Learning to Forgive

“If your brother sins against you, rebuke him; and if he repents, forgive him.” – Jesus (Luke 17:3)

These can be hard words to hear. But what makes them even harder is that Jesus continues, “And if he sins against you seven times in a day, and seven times in a day returns to you, saying ‘I repent,’  you shall forgive him.” (Lk. 17:4). Wow! I don’t know about you, but this makes me want to respond by saying, “Really, Jesus? Are you sure? Because that person really hurt me.” Sometimes I forget that Jesus kind of knew what He was talking about. After all, He was abandoned by all of His followers (except a few women, one being His mother), betrayed by one of his closest friends, put to death by the very people He came to love, and was denied by His best friend as He was being tortured and was dying. This causes me to think that Jesus may have really understood what pain is. Sometimes we try to let Him off the hook because He is God, but this is to deny Him as the Son of Man, a whole human, with full human feelings and emotions. And if He was (and is) not fully human, then He could not do that which was necessary to save us, so we would still be left to sin and death. So to sum up everything, Jesus was human, suffered intense emotional pain from other people, and still calls us to forgiveness.

As I look at these two verses though, I have to ask, what if the person who offends me does not repent? What are we to do then? In the past year, I have suffered from two significant relationships in my life that have hurt me considerably. And neither of them really repented.  Maybe they didn’t because I did not “rebuke” them, or did not do it correctly. But now, it’s too late to try to make it right in that way. The relationships we once had, are now virtually over. One of these people I may never even see again. Yet even though the relationship is over, I am still left in brokenness and pain. So what am I to do?

After Jesus presented this message to the disciples, they responded by saying to the Lord, “Increase our faith” (17:5). Jesus’ answer astounds me. He doesn’t tell them to go pray, read the Bible, or any other churchy kind of answers; He simply tells them to be obedient. “So likewise you, when you have done all those things which you are commanded, say ‘We are unprofitable servants. We have done what was our duty to do.’ ” (17:10).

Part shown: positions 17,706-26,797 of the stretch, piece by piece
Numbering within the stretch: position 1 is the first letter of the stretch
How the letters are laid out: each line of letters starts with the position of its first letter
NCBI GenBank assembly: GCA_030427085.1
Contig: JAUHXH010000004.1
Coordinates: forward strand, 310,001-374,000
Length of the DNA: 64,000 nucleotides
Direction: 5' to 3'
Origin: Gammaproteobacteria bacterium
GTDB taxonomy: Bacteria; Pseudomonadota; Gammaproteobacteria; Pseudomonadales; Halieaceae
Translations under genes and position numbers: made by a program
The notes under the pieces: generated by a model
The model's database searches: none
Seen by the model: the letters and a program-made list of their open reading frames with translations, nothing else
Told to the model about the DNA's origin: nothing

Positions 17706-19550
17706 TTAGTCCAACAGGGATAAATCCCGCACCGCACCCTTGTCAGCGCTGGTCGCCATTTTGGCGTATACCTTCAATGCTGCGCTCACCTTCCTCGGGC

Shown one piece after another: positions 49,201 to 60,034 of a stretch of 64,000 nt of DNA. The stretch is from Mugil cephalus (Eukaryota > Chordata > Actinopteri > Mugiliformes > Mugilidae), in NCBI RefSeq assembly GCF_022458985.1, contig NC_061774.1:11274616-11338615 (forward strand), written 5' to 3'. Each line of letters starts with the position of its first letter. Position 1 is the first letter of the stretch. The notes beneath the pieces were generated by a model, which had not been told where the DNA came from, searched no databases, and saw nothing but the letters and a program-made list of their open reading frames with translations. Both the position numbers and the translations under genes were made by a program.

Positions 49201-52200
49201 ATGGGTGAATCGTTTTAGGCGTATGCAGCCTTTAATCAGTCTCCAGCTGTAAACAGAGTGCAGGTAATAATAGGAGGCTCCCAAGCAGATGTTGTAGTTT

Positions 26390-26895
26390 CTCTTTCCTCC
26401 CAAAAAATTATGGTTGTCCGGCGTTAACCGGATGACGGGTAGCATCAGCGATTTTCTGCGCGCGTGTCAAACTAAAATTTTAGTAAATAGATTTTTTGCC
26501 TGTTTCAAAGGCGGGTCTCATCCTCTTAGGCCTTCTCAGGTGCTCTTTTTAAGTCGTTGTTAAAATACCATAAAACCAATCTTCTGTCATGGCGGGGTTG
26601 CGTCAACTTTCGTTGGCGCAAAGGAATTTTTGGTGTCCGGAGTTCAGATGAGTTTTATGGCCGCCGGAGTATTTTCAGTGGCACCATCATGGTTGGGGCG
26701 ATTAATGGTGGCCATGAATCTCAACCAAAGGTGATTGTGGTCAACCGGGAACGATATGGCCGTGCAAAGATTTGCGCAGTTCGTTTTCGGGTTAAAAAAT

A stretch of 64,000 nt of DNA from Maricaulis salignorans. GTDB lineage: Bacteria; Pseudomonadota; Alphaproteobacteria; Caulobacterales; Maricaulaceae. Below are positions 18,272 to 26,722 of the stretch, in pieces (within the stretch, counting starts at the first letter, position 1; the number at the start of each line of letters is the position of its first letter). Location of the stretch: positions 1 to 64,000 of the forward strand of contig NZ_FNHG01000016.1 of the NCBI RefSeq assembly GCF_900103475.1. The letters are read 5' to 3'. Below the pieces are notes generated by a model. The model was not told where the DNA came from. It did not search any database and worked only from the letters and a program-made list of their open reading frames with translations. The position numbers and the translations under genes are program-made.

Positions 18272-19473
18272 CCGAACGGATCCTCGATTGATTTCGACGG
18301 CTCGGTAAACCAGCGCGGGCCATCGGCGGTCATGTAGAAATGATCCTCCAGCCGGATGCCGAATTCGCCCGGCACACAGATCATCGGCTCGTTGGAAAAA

When we are left hurt and broken by people who were supposed to love and care for us, I think we are always called to forgive them- no matter how much or how often they hurt us, and even if they never repent. But I think that Jesus is also telling us that forgiveness may look very different from what we would originally expect. Forgiveness is not a one time thing. We do not often forgive someone in one sitting, then go on fine and splendidly. Instead, forgiveness is a process that comes as we do the work of God that He has commanded us to do. Forgiveness comes as we become that humbled servant who is not after a profit or any special treatment, but only desires to be faithful in the least of things (Lk. 16:10).

If you are that person that has been hurt by someone else, I am sorry for your pain and what has been done against you. But I encourage to you respond in faithfulness to God. I know that it’s hard and probably will be for a while, but as you are obedient to our Father and do what is commanded of you, He will carry you “as a man carries his son,” (Deut. 1:31). True healing rests only in the name of our Lord Jesus Christ.


One thought on “Learning to Forgive

  1. I like your words of wisdom. FAITH is how God decreased my bitterness toward pastors and the church. I did not know that jesus responded to his followers questions of forgiveness by telling them to have faith when unforgiveness comes. I love you and I am proud of you.

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